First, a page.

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Performance of LogisticRegression with saga. #13316

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pierreglaser opened this Issue Feb 27, 2019 · 2 comments

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commented Feb 27, 2019

Using LogisticRegresion with solver="saga" uses a thread-based backend if possible (see these lines)
However, I observed performance issues (potentially due to over-subscription?)

import itertools
import time

import numpy as np
from sklearn.externals.joblib import parallel_backend
from sklearn.linear_model.logistic import LogisticRegression
from sklearn.datasets import make_classification


X, y = make_classification(n_samples=100000, n_features=10, n_informative=5,
                           n_classes=10)

for backend, n_jobs in itertools.product(['threading', 'loky'], [1, 2, 4]):
    with parallel_backend(backend):
        clf = LogisticRegression(solver='saga', n_jobs=n_jobs)
        t0 = time.time()
        clf.fit(X, y)
        total_time = time.time() - t0
        print("backend: {:>9} n_jobs: {} total time: ({:.3f}, "
              " n_iter: {})".format(backend, n_jobs, total_time,
                                   np.mean(clf.n_iter_)))

yields

backend: threading n_jobs: 1 total time: (7.078,  n_iter: 14.6)
backend: threading n_jobs: 2 total time: (8.821,  n_iter: 14.8)
backend: threading n_jobs: 4 total time: (30.201,  n_iter: 14.8)
backend:      loky n_jobs: 1 total time: (7.394,  n_iter: 14.3)
backend:      loky n_jobs: 2 total time: (5.375,  n_iter: 15.0)
backend:      loky n_jobs: 4 total time: (3.994,  n_iter: 15.2)

I traced the number of iterations to make sure it is not simply a matter of convergence.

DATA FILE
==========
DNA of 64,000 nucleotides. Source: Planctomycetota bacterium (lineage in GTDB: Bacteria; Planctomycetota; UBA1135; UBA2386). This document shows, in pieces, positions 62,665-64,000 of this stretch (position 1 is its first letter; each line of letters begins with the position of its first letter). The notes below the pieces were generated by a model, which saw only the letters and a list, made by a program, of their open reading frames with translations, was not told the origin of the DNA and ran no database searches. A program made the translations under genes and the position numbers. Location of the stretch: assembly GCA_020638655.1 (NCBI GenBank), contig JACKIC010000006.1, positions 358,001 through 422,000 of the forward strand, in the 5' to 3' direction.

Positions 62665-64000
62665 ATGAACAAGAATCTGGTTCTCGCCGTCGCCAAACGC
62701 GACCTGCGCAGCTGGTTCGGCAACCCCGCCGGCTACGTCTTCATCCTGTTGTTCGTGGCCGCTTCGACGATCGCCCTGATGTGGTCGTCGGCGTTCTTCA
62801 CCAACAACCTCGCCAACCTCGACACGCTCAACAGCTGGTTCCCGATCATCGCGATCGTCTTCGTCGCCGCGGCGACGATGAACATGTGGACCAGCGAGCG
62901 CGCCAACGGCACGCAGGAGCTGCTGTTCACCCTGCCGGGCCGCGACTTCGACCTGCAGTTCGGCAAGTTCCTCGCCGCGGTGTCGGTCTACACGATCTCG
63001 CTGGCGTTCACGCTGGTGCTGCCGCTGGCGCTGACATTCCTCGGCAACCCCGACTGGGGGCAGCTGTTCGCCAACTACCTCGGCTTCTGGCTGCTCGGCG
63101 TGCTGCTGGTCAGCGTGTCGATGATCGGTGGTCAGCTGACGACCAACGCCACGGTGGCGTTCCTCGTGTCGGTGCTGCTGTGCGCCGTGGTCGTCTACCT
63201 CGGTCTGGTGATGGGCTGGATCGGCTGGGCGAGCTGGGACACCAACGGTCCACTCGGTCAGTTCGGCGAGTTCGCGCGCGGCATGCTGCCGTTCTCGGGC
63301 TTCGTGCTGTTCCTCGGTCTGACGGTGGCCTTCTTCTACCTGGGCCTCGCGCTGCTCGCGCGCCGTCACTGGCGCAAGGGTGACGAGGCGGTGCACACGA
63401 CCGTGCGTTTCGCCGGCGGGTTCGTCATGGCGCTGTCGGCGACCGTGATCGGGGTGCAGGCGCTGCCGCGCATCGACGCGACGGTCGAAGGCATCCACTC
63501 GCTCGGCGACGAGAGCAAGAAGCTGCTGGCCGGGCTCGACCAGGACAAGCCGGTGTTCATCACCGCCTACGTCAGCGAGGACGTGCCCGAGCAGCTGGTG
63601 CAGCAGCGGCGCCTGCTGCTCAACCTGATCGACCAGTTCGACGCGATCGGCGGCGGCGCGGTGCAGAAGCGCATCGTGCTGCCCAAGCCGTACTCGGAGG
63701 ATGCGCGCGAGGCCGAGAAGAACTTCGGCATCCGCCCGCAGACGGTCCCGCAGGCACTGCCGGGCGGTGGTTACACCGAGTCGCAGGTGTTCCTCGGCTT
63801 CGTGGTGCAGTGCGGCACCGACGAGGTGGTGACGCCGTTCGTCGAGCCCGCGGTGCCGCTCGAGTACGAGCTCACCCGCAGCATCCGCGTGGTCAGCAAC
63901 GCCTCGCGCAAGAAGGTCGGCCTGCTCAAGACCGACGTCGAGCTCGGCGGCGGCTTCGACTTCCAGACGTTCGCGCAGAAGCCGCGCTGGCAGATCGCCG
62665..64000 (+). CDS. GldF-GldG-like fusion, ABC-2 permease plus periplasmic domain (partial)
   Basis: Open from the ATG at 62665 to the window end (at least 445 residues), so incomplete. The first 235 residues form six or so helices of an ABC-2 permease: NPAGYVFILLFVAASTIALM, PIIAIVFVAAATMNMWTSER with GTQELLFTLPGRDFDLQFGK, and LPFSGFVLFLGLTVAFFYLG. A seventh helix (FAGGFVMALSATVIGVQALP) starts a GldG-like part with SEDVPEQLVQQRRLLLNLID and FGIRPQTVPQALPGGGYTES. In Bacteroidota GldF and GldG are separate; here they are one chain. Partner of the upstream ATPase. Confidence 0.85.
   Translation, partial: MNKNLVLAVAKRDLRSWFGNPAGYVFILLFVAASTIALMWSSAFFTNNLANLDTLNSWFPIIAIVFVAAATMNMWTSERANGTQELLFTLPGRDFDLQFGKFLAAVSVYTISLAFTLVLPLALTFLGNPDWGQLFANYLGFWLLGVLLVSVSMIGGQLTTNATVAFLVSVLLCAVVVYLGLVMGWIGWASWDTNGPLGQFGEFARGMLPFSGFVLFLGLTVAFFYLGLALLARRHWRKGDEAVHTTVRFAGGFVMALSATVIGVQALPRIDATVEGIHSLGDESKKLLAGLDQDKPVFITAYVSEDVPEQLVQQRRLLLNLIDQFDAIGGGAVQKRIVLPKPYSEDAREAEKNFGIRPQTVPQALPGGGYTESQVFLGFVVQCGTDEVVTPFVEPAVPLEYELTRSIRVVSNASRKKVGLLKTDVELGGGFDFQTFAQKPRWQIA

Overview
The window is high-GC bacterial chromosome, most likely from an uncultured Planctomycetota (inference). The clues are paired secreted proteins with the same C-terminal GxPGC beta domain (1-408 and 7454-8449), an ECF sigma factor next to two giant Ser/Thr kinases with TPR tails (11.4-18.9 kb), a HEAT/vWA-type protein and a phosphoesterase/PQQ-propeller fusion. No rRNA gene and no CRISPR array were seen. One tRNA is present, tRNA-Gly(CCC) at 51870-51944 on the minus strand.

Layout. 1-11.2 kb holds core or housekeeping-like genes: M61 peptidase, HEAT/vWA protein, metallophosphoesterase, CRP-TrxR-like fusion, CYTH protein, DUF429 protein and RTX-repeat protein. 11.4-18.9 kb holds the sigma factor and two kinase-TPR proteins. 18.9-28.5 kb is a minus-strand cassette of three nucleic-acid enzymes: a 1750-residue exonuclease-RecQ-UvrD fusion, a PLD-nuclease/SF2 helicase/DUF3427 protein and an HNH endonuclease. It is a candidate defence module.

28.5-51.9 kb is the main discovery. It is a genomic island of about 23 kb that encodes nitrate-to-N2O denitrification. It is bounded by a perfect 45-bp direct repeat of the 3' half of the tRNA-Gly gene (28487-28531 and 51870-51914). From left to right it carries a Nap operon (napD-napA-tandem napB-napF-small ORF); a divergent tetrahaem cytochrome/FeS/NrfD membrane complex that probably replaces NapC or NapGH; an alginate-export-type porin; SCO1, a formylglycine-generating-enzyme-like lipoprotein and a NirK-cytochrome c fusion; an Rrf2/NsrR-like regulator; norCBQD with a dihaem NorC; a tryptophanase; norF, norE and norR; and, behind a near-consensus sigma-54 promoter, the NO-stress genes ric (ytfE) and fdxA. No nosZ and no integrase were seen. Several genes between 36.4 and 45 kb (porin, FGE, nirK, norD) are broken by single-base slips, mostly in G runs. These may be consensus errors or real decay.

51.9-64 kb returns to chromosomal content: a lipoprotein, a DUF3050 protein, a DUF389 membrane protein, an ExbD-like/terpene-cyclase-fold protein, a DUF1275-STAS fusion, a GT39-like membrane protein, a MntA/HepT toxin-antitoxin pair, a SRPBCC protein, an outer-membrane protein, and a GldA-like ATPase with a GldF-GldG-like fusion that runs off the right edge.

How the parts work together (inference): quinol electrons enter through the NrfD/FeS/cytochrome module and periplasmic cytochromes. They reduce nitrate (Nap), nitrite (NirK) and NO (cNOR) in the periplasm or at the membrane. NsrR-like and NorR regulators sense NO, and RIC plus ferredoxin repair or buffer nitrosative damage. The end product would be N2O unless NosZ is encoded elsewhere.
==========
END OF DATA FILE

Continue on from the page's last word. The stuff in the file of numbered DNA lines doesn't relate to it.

Monitoring CPU usage showed a big (~50%) proportion of system calls.

ping @ogrisel @jeremiedbb

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commented Mar 1, 2019

Debugging this requires a significant amount of time, given that I have merely no experience in Cython. Should we do anything in the meantime?

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commented Mar 4, 2019

Some updates: the performance issue disappears if I comment the blocks handling numerical errors:

if not skl_isfinite{{name}}(intercept[class_ind]):
with gil:
raise_infinite_error(n_iter)

Note that these blocks are technically never entered in my benchmarks as no error was raised during their execution. So some unexecuted code is influencing the performance of sag.

On the other hand, it turns out that Cython enables branch prediction by default in its compiler options. So I suspect its prediction behavior makes it fight for the GIL early, before the check has finished. As this check is done at a high frequency in a for loop, and happens for each thread, it generates a lot of system calls, and eventually affects the performance.

#13389 gets rid of this by propagating return codes instead of raising errors.

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